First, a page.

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    Locke Lord QuickStudy: Saving Our Small Businesses – Law Extends PPP Forgiveness Period and Loosens Other Restrictions

    Locke Lord Publications

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    On June 3, 2020, the US Senate passed the Paycheck Protection Program Flexibility Act of 2020 (the “Act”), which passed in the House last week and is expected to be signed into law by President Trump soon.  The Act amends certain provisions of the Small Business Act and the Coronavirus Aid, Relief, and Economic Security Act (the “CARES Act”) to provide Paycheck Protection Program borrowers with greater flexibility to use these loans, maximize forgiveness of their loans and defer payroll taxes during certain periods.

    Loan Forgiveness

    1. Lowered Payroll Costs Threshold. The Act reduces the percentage of the loan that must be used for payroll costs in order to be eligible for 100% forgiveness from 75% to 60%. This will allow borrowers to spend a greater percentage of the loans on other covered expenses, such as rent, interest on mortgages, and utilities.1

    2. Extended Covered Period. As an alternative to the 8-week periods already in place to be eligible for loan forgiveness, the Act allows borrowers to use the loan proceeds over a period beginning on the date of origination of the loan and ending either (a) 24 weeks from such origination date or (b) on December 31, 2020, whichever is earlier.2

    3. Extended Period to Rehire Employees. If a borrower has reduced its average number of full-time equivalent (“FTE”) employees, the borrower now has until December 31, 2020 to fully restore its average number of FTE employees to the 2019 levels in order to obtain relief from a reduction in its loan forgiveness amount.3

    4. Exemption from Required FTE Employee Restoration. A borrower that has reduced but not fully restored its average number of FTE employees may still be eligible for full loan forgiveness if the borrower can demonstrate that (i) by December 31, 2020, the borrower is unable to rehire or adequately replace any employees that were laid off on or after February 15, 2020, or (ii) the borrower is unable to return to the same level of business activity as it had prior to February 15, 2020 due to the borrower’s compliance with official guidance related to standards of sanitation, social distancing, or any other COVID-19-related worker or customer safety requirements.4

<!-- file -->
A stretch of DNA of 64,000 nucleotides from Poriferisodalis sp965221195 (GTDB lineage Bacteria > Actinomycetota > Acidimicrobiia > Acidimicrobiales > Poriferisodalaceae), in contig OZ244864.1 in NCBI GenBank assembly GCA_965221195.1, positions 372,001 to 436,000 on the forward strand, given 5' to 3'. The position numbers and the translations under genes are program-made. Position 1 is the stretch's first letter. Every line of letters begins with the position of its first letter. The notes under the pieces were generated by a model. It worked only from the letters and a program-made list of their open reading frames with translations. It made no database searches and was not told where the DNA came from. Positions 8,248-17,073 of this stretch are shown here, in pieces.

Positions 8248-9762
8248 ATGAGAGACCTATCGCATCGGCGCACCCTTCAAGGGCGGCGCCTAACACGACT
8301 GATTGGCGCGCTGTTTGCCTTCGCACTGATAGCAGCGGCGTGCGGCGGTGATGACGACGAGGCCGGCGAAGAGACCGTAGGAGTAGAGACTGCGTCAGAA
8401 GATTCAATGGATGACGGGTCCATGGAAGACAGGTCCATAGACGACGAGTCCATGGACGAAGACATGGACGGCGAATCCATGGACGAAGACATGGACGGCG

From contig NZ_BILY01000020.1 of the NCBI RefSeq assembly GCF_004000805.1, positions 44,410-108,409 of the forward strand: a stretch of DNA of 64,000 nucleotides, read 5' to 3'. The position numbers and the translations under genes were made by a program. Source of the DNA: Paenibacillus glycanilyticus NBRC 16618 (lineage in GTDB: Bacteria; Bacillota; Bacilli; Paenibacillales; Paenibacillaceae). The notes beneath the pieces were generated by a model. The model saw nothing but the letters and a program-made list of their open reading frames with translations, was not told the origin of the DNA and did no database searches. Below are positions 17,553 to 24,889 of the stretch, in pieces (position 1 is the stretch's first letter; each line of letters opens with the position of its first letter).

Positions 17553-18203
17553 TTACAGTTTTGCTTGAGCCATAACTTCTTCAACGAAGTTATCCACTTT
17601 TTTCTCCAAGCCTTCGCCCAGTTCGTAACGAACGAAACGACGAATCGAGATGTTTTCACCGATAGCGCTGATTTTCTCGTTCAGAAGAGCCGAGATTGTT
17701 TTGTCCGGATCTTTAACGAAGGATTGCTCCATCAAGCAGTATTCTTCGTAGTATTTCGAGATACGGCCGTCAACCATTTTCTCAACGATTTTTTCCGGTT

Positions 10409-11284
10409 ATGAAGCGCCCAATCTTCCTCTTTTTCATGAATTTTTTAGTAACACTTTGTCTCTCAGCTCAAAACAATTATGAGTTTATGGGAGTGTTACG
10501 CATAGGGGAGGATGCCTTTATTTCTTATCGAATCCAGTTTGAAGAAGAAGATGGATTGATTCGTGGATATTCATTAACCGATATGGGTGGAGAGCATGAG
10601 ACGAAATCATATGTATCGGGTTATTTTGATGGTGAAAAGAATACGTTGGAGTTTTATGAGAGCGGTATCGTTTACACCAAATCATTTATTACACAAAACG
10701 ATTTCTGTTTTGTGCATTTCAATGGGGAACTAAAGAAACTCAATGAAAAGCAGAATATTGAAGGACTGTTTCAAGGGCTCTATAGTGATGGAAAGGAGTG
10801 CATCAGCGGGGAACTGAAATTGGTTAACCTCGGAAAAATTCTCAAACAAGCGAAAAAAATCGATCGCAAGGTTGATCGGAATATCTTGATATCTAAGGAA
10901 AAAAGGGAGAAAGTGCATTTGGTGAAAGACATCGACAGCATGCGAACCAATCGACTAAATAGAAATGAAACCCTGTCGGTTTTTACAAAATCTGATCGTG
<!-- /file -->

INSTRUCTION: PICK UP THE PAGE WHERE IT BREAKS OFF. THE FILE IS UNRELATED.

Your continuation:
Paycheck Protection Program “Covered Period”‎ Extension
    The “covered period” for which borrowers may use Paycheck Protection Program funds has been ‎extended beyond its original end date of June 30, 2020 to December 31, 2020.5‎ ‎ Although ‎borrowers now have longer to use the loan proceeds, new commitments for PPP loans are only ‎available through June 30, 2020. Therefore, potential borrowers should apply well in advance of ‎June 30, 2020 to ensure the loan may be disbursed prior to such date.‎

    Deferment of Payroll Taxes
    The Act eliminates the mutual exclusivity of the loan forgiveness program and employment tax deferral program established under the CARES Act. Therefore, a taxpayer whose loan has been forgiven under Sections 1102 or 1106 of the CARES Act may now also defer certain applicable employment taxes.6

    Loan Deferment and Maturity
    Payments on the unforgiven portion of a loan are now deferred until the forgiven portion of the ‎loan is remitted to the lender.7‎ ‎ If a borrower fails to apply for loan forgiveness, payments on the ‎loan are deferred until, at a minimum, 10 months after the last day of the borrower’s covered ‎period, extending the six month deferral established under prior regulations.‎8 

    For loans originated on or after the date the President signs the legislation, any amount ‎outstanding after loan forgiveness is granted pursuant to the CARES Act now has a minimum ‎maturity of five years and a maximum maturity of ten years from the date on which the borrower ‎applies for loan forgiveness, increased from the two year maturity date established under prior ‎regulations.9‎ ‎ However, other maturity terms may be mutually agreed upon between borrowers ‎and lenders, even for loans originated prior to the date the President signs the legislation.‎10‎

    Borrowers and lenders should review their existing PPP loan documents (and third party ‎consents to PPP loans) to consider whether any amendments are necessary to comply with the ‎new requirements contained in the Act.‎

    For more information on the deferment of employment taxes and other tax-related CARES Act guidance, please see Locke Lord QuickStudy: UPDATE: CARES Act Guide: Overview of Key Business Tax Provisions.

    Your regular Locke Lord contact and the authors of this article would be happy to help you navigate the CARES Act and the related amendments to the Small Business Act as they relate to the Paycheck Protection Program or otherwise.

    Please visit our COVID-19 Resource Center often for up-to-date information to help you stay informed of the legal issues related to COVID-19.

     

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    1 Paycheck Protection Program Flexibility Act of 2020, H.R. 7010, 116th Con. (2020).‎
    2 See id. at § 3(b)(1).‎
    3 See id. at § 3(b)(2)(A).‎
    4 See id. at § 3(b)(2)(B).‎
    5 See id. at § 3(a).‎
    6 See id. at § 4(a).‎
    7 See id. at § 3(c)(1)-(2).‎
    8 See id. at § 3(c)(3).‎
    9 See id. at § 2(a).‎
    10 See id. at § 2(b).‎

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